On June 11, 2015, the New York Court of Appeals unanimously held that New York’s six-year breach-of-contract statute of limitations had expired before certain residential mortgage-backed securities (RMBS) certificateholders commenced suit alleging breach of representations and warranties. In its opinion, ACE Securities Corp., Home Equity Loan Trust, Series 2006-SL2 v. DB Structured Products, Inc., (Index No. 650980/12), New York’s highest court affirmed the dismissal of a mortgage loan repurchase action against the transaction’s sponsor on the grounds that the cause of action for breach of representations and warranties accrued on the date the transaction closed, not the date the sponsor refused to cure or repurchase allegedly defective loans. Because the litigation was not properly initiated within six years of the transaction closing, New York’s statute of limitations barred the suit.
The suit was filed by two certificateholders in the ACE Securities Corp., Home Equity Loan Trust, Series 2006-SL2 (the “Trust”) who contended that DB Structured Products, Inc. (DBSP), the sponsor, failed to repurchase loans that allegedly failed to conform to DBSP’s representations and warranties regarding the loans’ credit quality and characteristics as of the March 2006 closing date. Under the Trust’s Pooling and Servicing Agreement (PSA), the Trust’s sole remedy for breach of representations and warranties was for DBSP to cure or repurchase a nonconforming loan. The PSA required the trustee to promptly notify DBSP of an alleged breach and request that DBSP cure the breach. Upon failure to cure after 60 days’ notice of breach, the trustee was authorized to enforce DBSP’s obligation to repurchase the mortgage loan within 90 days.
Several years after the transaction closed and after the Trust suffered $330 million in losses caused by defaults and delinquencies, the plaintiff certificateholders conducted a review of loans in the Trust. The review allegedly revealed that 99 percent of the loans failed to comply with at least one of DBSP’s representations and warranties. Citing the high breach rate, two certificateholders sent a letter to the trustee on January 12, 2012, demanding that the Trust’s mortgage loans be returned to DBSP for repurchase. The certificateholders also asked that the trustee request a tolling agreement in light of the potential expiration of the statute of limitations. The certificateholders ultimately sued DBSP for breach of contract exactly six years after the transaction’s closing date.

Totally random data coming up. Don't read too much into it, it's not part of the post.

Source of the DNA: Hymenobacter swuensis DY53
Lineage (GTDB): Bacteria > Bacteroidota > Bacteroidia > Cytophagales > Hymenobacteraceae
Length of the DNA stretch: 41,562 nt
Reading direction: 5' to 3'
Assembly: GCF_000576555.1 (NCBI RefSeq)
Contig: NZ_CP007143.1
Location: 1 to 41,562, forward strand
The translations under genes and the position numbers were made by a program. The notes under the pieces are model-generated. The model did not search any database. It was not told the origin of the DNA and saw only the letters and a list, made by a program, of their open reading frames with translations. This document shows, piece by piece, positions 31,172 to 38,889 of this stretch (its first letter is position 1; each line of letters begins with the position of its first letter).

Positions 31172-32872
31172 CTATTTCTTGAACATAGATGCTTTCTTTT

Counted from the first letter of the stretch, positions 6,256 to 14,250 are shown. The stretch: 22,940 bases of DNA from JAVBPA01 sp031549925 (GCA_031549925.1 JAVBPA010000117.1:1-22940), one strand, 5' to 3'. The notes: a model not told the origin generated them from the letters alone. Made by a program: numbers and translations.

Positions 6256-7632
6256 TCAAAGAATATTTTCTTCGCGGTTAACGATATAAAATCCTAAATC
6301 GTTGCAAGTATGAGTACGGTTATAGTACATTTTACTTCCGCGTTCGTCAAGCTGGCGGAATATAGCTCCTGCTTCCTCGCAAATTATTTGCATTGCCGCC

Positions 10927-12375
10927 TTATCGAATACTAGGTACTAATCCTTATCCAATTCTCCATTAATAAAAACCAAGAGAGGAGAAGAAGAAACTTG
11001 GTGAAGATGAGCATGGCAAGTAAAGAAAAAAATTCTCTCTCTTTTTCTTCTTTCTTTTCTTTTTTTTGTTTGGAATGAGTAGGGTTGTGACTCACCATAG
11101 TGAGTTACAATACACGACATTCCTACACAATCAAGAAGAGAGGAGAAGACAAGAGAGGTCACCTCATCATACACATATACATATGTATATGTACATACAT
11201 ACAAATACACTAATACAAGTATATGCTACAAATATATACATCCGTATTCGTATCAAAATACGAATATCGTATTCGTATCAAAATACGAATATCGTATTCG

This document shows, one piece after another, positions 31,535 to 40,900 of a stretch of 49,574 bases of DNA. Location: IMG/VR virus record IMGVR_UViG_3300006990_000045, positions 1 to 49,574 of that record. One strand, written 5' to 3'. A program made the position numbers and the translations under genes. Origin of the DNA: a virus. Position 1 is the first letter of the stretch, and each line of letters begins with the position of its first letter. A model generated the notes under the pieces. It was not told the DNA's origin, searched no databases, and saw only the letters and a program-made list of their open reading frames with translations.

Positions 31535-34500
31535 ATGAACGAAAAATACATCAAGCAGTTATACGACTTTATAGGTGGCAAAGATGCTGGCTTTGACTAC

The trustee sought to substitute for the certificateholders on September 13, 2012. In its complaint on the Trust’s behalf, the trustee asserted that the Trust had notified DBSP of the breaches as early as February 8, 2012, and that DBSP refused to repurchase. DBSP moved to dismiss the complaint, arguing it was filed more than six years after the trustee’s claim accrued on March 28, 2006. The New York Court of Appeals agreed with DBSP, holding that the statute of limitations for breach of representations and warranties claims begins to run when the contract is signed rather than when the sponsor failed to heed its repurchase obligations.
In rejecting the trustee’s argument that the cause of action did not accrue until DBSP refused to cure or repurchase, the court found it logical that DBSP’s guarantees of loan quality would not extend over the life of the transaction because the loans could default years after origination for reasons unrelated to a sponsor’s representations and warranties. The court held that when representations and warranties are made as of a certain date, they are breached, if at all, as of that date. The statute of limitations in breach of contract cases begins to run from the time liability for wrong arises, even if the injured party is ignorant of the existence of such wrong.
The court also rejected the trustee’s argument that the 90-day notice period tolled the statute of limitations, concluding that DBSP’s failure to cure was not a substantive condition precedent that delayed accrual of the Trust’s claim, but rather a procedural prerequisite to bringing suit. The certificateholders failed to satisfy that condition precedent when they filed suit in March 2012, as they did not allow for the required 90-day repurchase period.
Under this ruling, trustees and investors not only must file suit within six years of the breach of representations and warranties, they must also satisfy conditions precedent (such as notice requirements) within that six-year period. This decision effectively forecloses new repurchase claims against mortgage loan originators and RMBS sellers/depositors for pre-2009 RMBS transactions, except for those for which tolling agreements are already in place.